I spied an elderly woman, still carefully seated in her seat in 36E amidst all the chaos, crying silently into her shawl and, instinctively, I pulled a tissue out from the pocket of my uniform blouse and tentatively handed it to her. She didn’t even look up, but nodded her thanks. I had not even taken two steps before I was shoved, hard, and almost fell backwards.
“You! You must know something! What did that good-for-nothing pilot say? What did he tell you?!” A man, eyes red and blazing, stood towering over me as I shrank back. Afraid of yet another physical confrontation, this time with a strong, angry man, I put my hands up, between us.
“What the hell is happening? I demand to know everything! We have a right to know!” He was raving now, flinging his arm a little too crazily. Stay calm, take a deep breath.
“Please, sir. Stay calm. Remain in your seat. Take a—”
“Tell me whose fault this is?” He cut me off, stepping forward again. Desperately, I looked to some of the other passengers who were looking on for help.
“You’re going to be sorry, I tell you. You’re—”
I didn’t hear what happened next. All I heard, as I slid to the floor, was the captain’s hoarse voice, almost a whisper, as he spoke to me and the rest of the flight crew in the cockpit, before the situation had become bad.
I’m so sorry.
I doubt we understood the technical jargon he was explaining to us, what was really wrong with the plane. But all of us solemnly nodded anyway, as if we did. No one had any questions, because the captain’s face said it all: there was nothing we could do. Except to stay calm, he said. Keep the passengers calm. And that became our final, ultimate mission.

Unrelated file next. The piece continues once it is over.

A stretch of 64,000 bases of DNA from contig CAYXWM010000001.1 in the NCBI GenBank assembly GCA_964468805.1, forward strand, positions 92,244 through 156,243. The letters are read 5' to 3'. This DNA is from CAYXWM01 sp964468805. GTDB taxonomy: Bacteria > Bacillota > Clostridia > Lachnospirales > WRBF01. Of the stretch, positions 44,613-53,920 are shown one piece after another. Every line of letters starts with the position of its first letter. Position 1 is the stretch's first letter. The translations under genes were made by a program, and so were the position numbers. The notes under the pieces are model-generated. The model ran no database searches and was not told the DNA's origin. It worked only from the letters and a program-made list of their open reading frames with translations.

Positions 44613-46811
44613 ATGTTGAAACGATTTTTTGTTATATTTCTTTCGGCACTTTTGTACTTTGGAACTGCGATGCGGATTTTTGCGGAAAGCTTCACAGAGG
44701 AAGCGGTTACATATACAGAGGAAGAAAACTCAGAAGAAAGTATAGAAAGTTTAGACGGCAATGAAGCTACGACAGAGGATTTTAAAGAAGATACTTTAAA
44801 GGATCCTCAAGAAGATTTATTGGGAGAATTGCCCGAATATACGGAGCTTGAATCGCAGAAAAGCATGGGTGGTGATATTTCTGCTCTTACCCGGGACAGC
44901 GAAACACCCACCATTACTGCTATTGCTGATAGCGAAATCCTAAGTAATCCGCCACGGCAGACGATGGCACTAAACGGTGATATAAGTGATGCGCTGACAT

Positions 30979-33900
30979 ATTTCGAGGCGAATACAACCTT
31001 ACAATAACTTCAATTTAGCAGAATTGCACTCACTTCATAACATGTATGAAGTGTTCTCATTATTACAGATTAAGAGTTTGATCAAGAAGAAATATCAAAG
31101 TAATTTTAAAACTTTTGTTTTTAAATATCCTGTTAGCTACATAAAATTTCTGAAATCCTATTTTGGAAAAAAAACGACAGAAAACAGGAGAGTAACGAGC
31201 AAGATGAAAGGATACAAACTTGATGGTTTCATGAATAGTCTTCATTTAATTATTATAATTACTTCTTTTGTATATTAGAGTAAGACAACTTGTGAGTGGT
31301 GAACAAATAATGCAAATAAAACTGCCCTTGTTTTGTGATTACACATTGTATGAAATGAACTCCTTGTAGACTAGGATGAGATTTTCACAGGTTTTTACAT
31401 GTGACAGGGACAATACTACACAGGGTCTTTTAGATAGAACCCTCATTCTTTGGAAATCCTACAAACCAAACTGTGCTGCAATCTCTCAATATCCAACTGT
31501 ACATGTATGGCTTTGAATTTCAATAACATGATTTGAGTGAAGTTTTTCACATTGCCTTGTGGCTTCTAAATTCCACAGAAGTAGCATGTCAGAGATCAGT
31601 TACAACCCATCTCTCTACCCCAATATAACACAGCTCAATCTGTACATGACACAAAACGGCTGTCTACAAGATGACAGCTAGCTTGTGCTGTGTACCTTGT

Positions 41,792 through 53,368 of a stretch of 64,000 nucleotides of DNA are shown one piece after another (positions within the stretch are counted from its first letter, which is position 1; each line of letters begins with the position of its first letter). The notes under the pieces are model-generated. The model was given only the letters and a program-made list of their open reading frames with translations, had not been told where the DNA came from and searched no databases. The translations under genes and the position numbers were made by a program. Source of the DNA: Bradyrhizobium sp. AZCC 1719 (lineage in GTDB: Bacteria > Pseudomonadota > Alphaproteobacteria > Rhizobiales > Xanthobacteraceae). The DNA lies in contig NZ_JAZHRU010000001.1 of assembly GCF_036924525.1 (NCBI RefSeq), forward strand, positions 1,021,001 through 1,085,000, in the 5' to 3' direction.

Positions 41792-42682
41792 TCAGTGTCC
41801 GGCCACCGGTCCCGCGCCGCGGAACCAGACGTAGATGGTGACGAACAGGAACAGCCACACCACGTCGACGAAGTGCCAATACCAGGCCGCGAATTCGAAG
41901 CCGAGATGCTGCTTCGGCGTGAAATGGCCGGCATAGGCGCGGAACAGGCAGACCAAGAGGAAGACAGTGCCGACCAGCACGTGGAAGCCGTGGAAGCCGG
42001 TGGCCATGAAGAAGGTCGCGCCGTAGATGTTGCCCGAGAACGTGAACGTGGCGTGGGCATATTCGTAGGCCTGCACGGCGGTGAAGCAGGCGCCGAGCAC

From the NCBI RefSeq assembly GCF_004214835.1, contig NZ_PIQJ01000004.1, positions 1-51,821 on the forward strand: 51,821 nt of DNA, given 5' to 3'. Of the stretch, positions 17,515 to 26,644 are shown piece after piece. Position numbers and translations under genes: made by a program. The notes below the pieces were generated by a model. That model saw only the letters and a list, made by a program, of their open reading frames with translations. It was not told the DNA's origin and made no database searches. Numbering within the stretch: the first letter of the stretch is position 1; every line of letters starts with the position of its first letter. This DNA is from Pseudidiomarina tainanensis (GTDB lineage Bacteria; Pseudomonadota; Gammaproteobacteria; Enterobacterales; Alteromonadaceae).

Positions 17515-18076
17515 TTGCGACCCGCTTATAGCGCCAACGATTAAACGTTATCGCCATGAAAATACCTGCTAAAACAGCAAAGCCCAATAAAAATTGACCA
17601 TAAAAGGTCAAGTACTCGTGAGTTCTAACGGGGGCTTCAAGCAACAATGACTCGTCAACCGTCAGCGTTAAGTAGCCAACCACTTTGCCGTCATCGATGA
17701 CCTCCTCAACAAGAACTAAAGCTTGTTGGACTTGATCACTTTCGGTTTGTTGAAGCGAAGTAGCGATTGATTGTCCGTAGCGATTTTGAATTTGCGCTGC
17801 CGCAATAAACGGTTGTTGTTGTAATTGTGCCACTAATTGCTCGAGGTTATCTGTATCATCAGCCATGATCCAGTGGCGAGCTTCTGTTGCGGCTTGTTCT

I let the tears I’d been holding back flow.
I love you, my husband had blown me a kiss as he dropped me off at the airport. I had playfully pouted, pretending to sulk over something I cannot even remember now.
I’m glad I had you.


Why me? Why me, God? This is so unfair!
When we received the news over the intercom, when they couldn’t hide it from us any longer, panic broke out, to say the least. People started getting up, crying, searching for friends, family on the plane.
Me? I was furious. Furious at how unfair life is, how unfair God is. I will be 79 years old this May, and I have never been to a doctor. Never had a single health problem all my life, not even a cavity. Friends are dropping like flies around me: cancer, heart attacks. Not me. People were both shocked and envious of me, saying I was as healthy as a horse.
When I was younger, I was poor as dirt but stubborn as hell. I made it to the top, but not without spilling blood, sweat and tears. I had thousands of employees under me, and I knew I had to be ruthless and cold if I wanted to protect everything I had accomplished, everything I had earned. I became one of the youngest, most successful female presidents in the country, and managed to retire at forty. And with the money I’d saved, and the money still coming in, I was set for life. I travelled the world, saw the sights, experienced a whole lot of experiences that I’m sure only a handful could say they have. I could do whatever I wanted, whenever I felt like it.
But to die helplessly on a cursed plane? It’s injustice, that’s what it is!
I still had so many things I wanted to do! I’m not done living. I’m not done. It’s not time.
Out of the corner of my eye, a young couple to my far right was kissing. It was amusing, really, because I could see the boy’s hand trembling slightly, and the girl was hiccupping in between kisses, making him smile through his kisses.